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Don't make Christmas a mistletoe misery
Poinsettia, mistletoe and holly. They’re all plants we associate with Christmas but did you know they’re poisonous to cats and dogs? They’re not alone either — several popular household plants are toxic. Surveys show almost 10% of cats and dogs have fallen ill after eating foliage. Of those, 43% needed urgent veterinary care, while 15% sadly died.
Here we list the plants you should keep out of your pet’s reach this festive season. If you think your pet may have ingested parts of any of these please contact your vet immediately or, out of hours, find your nearest Vets Now pet emergency clinic or 24/7 hospital here.
Poinsettias are originally from Mexico and are famous for reaching full bloom in December. Their iconic red petals are actually leaves and they’re mildly toxic to dogs and cats. Eating poinsettia can cause drooling, oral pain, and vomiting — but only if they’re ingested in large enough quantities.
On the plus side, the plant contains an irritant sap and it’s unlikely your dog would eat enough to cause serious harm because of the taste and irritation from this.
As with almost all poisons, the size of your dog and the amount they ingest will determine how sick they become. Obviously, the bigger the dog the less likely he is to suffer after eating a small amount.
Our advice is simply to keep poinsettias out of reach.
The plant of love, Mistletoe, is as big a part of Christmas as Santa, but did you know it’s also a vicious parasite that maintains its green colour by sucking nutrients out of trees? On top of that it is highly toxic to cats and dogs and, if eaten, can cause vomiting, diarrhoea, laboured breathing, shock, and even death from cardiovascular collapse.
While holly berries are an important winter food source for birds they’re toxic to dogs, cats and humans. Several varieties include saponins which can cause severe vomiting and diarrhea if eaten. Other symptoms can include drool, lip smacking and head shaking. Don’t bank on the plant’s spikes putting inquisitive pets off either and, for the superstitious, it’s worth bearing in mind that it’s considered unlucky to bring holly into the house before Christmas Eve.
Alongside poinsettias, amaryllis are the best selling Christmas plants and can flower for up to two months if kept warm and dry. Not only are they a popular gift, they’re also a poisonous one. The stalks, flowers and bulbs contain phenanthridine alkaloids which are toxic to both dogs and cats. The highest proportions are in the bulbs. Eating amaryllis can cause vomiting, changes in blood pressure, tremors and seizures.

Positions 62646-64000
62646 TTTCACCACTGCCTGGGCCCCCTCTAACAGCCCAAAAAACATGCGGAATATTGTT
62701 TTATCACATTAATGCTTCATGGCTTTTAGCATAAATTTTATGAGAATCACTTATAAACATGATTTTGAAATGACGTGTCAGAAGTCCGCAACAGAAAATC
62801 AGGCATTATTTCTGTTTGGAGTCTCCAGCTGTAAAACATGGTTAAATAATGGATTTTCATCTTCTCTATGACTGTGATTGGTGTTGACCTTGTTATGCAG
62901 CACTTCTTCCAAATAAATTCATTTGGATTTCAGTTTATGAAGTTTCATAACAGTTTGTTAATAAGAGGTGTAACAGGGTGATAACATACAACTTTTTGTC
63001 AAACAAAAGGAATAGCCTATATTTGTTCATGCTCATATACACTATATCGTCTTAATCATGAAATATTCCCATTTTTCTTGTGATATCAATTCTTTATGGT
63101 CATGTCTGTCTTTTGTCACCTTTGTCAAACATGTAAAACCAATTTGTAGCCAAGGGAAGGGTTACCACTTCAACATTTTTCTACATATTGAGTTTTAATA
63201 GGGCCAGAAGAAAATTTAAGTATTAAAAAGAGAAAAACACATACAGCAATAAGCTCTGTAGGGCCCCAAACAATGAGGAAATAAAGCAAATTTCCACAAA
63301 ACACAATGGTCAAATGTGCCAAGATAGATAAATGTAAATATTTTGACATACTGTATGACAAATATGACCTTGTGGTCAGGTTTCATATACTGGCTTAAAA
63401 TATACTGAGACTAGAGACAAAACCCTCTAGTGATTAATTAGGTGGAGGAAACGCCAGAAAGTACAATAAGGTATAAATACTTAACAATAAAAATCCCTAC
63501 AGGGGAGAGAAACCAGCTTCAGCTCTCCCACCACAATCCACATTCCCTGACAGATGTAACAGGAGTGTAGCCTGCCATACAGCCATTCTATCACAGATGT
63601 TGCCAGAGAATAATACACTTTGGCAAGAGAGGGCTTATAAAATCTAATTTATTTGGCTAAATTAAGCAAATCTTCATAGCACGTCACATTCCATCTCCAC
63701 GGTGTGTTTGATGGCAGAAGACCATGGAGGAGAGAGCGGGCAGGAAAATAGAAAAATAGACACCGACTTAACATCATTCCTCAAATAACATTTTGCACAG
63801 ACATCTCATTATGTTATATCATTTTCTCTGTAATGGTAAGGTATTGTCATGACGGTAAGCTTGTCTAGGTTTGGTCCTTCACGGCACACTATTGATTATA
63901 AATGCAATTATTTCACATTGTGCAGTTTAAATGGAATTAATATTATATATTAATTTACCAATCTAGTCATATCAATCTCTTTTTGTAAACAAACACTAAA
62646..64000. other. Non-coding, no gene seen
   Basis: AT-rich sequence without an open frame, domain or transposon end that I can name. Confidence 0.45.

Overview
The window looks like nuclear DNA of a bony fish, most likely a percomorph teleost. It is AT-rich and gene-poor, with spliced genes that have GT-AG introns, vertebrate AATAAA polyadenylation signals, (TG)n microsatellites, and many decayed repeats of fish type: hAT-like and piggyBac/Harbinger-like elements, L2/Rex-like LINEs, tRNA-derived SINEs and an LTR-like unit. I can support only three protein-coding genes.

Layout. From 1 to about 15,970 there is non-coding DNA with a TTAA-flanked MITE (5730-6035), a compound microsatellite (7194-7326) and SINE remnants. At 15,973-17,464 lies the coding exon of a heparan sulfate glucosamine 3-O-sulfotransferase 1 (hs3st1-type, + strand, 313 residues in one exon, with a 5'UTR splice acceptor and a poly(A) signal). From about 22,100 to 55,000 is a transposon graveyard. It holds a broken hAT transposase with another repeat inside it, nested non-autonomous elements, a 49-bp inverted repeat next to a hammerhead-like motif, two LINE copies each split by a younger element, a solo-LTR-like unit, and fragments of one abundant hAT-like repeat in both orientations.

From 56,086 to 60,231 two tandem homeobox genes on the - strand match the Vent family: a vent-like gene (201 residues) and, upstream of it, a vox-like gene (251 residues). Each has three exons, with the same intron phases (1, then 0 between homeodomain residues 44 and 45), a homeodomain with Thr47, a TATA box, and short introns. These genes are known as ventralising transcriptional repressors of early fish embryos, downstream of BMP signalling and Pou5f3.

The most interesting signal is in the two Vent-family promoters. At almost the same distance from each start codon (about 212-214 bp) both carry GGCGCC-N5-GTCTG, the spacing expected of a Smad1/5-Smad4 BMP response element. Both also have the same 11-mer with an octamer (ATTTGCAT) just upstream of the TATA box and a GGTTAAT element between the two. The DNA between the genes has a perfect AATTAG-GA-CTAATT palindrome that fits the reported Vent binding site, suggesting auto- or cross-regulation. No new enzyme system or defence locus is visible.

Certain types of lily — those from the Lilium or Hemerocallis species — are very dangerous for cats. They contain highly toxic substances and ingestion of just two or three leaves, or even water from the vase, can be potentially fatal. While lilies don’t pose quite as severe a risk to dogs, they are still toxic. The calla lily, peace lily, lily of the valley and palm lily, are all deemed dangerous to dogs.
6. Christmas cactus
Another of the yuletide plants, the fibrous leaves of the Christmas cactus can cause irritation to dogs and cats, as well as mild stomach upset, but they’re not deemed toxic.
7. Christmas rose
Originally known as the black hellebore, these hardy plants have been renamed Christmas roses even though they aren’t related to the rose and rarely flower in December. They contain poisonous cardiotoxins and, if eaten, can cause diarrhoea, colic, lethargy, drooling and abdominal pain. It’s worth bearing in mind the entire plant is poisonous, including the roots, stem and flowers.
If your dog eats ivy, also known by its Latin name hedera helix, it’s likely they will develop vomiting, diarrhoea and drooling. In more severe cases you may also see blood in their vomit or faeces. Skin contact with ivy is also dangerous. It can cause conjunctivitis, itchiness and rashes. It’s worth noting that so-called poison ivy, rhus radicans, is a different plant. It can also trigger a painful reaction in dogs although it only grows in North America.
Although daffodils are synonymous with spring, they do start appearing as early as December if the winter has been mild. The yellow flowers contain a poisonous alkaloid that triggers vomiting while crystals in the bulbs are severely toxic and can cause serious conditions such as cardiac arrhythmias or respiratory depression.